I’m ashamed at the ways I behaved growing up. I wonder sometimes what it would have felt like to have been my sister, watching from inside the living room while her older brother and his friend laughed and flung and smashed away at an old toy she would surely have spent some time playing with when she was younger.
She might have felt helpless, as I felt helpless when I heard her tell about the accident. I believe she’d played it down, tried to minimize things. She’d been hurt, but not badly. She’d been more upset about losing her bike.
I wonder why we — me, my sister, my family, anyone — tries to minimize such things.
We walked away from what might have killed us.
I walked away from a highway accident, a three-car collision at sixty miles an hour.
My brother rear-ended a car whose drive had slowed the car to a near-halt to try and negotiate a tight turn.
Last summer, our mother very nearly lost her life when she drove into a semi-trailer’s broadside.
Cuts, scrapes, contusions. In my mother’s case, whiplash. Otherwise, we all remained whole.
We all were lucky.
I keep thinking of that toy, of how little concern I had for what I was allowing myself and my friends to do to it.
Does such disregard for our own good fortunes grow from such small, seemingly inconsequential acts?
My parents both would not have told the rest of us siblings about the accident if my other, younger sister hadn’t sent a group text letting us know what had happened. She hadn’t minimized the accident. She had sent the text out because she knew it wasn’t any small thing that our mother had escaped serious harm by mere inches.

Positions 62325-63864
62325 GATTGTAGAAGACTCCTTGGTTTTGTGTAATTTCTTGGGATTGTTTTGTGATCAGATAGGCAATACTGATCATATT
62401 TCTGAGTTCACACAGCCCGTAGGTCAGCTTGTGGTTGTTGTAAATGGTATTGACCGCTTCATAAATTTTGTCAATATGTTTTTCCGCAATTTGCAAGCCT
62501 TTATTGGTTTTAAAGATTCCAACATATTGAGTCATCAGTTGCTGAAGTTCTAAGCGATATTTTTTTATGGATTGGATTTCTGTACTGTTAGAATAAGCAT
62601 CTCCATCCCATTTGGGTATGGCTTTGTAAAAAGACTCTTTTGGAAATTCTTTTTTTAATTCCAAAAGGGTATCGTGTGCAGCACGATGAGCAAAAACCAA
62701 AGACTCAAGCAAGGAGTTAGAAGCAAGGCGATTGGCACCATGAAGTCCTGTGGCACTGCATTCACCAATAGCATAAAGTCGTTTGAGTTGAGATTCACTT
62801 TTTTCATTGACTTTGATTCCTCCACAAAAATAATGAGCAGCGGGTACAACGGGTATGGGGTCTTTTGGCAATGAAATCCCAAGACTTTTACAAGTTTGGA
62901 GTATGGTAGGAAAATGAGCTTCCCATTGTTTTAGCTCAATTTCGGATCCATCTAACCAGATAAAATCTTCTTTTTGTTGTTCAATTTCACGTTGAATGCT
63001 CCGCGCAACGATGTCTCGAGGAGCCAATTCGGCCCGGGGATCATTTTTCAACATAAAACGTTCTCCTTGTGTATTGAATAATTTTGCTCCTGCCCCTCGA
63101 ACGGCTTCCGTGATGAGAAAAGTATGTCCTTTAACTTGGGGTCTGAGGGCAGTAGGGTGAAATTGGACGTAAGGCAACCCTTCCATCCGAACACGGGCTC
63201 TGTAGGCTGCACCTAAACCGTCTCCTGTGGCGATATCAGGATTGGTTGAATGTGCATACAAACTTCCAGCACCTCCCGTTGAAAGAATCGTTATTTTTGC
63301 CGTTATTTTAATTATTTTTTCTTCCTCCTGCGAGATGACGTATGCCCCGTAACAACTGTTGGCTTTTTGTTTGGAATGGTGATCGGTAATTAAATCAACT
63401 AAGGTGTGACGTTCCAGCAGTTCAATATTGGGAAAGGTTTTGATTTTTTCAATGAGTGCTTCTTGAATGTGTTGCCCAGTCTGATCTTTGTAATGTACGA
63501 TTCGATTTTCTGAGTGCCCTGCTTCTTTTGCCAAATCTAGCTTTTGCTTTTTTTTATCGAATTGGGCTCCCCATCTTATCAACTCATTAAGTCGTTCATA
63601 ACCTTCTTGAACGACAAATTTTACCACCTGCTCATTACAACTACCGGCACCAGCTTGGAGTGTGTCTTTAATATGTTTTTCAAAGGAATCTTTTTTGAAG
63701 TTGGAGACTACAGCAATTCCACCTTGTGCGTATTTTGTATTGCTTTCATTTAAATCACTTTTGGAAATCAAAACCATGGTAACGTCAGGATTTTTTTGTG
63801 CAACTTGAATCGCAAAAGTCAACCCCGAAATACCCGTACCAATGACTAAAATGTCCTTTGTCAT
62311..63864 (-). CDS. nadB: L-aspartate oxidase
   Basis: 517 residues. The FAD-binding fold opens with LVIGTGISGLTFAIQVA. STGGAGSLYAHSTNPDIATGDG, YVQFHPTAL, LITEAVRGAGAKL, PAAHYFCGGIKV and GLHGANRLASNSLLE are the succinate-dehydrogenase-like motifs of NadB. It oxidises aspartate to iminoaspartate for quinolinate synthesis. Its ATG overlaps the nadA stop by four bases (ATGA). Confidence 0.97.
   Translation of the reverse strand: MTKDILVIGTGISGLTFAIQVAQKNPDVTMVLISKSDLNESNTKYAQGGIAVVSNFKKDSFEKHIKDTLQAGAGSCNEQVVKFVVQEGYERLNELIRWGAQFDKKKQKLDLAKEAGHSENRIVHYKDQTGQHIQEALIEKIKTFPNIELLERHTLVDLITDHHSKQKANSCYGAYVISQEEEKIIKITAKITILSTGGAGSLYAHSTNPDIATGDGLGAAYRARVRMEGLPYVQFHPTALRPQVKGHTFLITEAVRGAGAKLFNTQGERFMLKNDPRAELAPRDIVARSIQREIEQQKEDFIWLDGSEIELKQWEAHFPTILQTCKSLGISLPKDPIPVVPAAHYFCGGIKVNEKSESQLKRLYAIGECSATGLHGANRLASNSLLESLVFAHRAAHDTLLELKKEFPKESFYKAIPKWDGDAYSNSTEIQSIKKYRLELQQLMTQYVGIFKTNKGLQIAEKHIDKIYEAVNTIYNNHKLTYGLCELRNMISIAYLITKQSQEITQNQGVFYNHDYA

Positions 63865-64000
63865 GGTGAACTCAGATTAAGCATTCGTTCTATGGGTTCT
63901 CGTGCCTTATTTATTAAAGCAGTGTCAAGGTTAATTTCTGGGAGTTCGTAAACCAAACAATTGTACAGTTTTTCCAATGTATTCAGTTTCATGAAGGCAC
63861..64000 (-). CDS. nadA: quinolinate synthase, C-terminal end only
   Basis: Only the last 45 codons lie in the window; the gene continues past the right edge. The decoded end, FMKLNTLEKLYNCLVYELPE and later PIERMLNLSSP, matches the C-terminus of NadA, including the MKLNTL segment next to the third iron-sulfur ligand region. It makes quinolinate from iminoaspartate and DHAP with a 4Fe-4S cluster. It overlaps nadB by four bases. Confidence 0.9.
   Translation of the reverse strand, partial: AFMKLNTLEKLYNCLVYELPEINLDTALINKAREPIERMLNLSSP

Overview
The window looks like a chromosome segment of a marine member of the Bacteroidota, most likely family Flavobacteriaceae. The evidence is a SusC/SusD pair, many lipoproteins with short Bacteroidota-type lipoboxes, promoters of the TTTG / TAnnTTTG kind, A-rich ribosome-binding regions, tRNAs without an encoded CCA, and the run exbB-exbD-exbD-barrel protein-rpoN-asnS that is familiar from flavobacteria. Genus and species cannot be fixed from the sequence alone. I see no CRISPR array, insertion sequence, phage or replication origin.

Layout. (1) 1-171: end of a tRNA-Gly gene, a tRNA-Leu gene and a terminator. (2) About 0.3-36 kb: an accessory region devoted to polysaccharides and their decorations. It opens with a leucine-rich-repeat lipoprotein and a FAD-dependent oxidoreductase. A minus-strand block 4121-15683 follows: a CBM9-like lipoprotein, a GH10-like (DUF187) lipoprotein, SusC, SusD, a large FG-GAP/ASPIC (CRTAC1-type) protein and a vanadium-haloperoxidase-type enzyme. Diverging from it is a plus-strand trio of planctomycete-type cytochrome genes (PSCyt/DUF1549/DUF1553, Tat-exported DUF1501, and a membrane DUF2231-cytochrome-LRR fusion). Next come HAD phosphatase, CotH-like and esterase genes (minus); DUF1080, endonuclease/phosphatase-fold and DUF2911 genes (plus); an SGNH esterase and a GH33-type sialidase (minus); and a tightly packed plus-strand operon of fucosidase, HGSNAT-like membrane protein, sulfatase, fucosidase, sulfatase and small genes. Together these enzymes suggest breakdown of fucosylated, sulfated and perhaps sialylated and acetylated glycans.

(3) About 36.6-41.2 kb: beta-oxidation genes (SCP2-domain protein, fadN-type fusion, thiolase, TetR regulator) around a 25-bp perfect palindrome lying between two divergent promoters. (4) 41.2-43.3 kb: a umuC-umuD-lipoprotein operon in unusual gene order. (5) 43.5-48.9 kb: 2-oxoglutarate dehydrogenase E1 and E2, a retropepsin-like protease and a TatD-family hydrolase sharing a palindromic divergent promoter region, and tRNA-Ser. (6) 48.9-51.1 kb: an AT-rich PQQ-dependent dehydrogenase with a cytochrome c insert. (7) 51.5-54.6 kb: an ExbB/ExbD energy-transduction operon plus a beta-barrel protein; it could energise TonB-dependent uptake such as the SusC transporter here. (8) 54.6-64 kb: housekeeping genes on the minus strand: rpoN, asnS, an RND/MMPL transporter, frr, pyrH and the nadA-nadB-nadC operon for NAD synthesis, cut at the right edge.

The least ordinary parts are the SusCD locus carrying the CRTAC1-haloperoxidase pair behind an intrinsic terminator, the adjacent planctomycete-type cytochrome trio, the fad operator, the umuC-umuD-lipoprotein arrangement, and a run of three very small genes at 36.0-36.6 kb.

My own accident occurred just a few miles north of Exit 171 on I-75.
After I’d talked to the police; after speaking to both the drivers of the car and the driver of the truck; after catching a ride back to my apartment in Bowling Green with a state trooper; after I’d showered and called my wife (she was then my girlfriend; our engagement was still several years off) and after I’d eaten something and sat and tried to write down as clearly as I could what had occurred, my father arrived, and together he and I drove to the garage to which my totaled Le Sabre had been towed.
The garage’s aluminum walls and the garage doors that rose and lowered on greased aluminum tracks when one of the men inside the office pushed the button let in the cold.
As I write this, I recall going into the glove box after some old road maps and maintenance logs — small notebooks in which my grandfather had kept meticulous records of oil changes, tire rotations, filter replacements and repairs he’d had done to the vehicle when it belonged to him.
I keep seeing the mashed-in front end of that car.
I keep picturing what I can only imagine my sister’s bike looked like after the collision. My brother’s car, a Vibe like my own, had been totaled. My mother’s van, in which I’d ridden to and from a hundred places a couple hundred thousands times over, had been so utterly destroyed the rescue workers had had to use the jaws to create a wide enough open for my mother to exit.
The toy car in the photo above lay abandoned in the brush and dead leaves, beside an abandoned farm house I photographed a few weeks ago. I’m sure, for a time, it had been a child’s prized possession.
Now it belongs to no one.
The police car my friends and I demolished went out with the recycling.
Toys teach us creativity, motor skills, the value of play. These toys teach another lesson. They’ve helped me remember that what means very little to one of us might mean the world to another.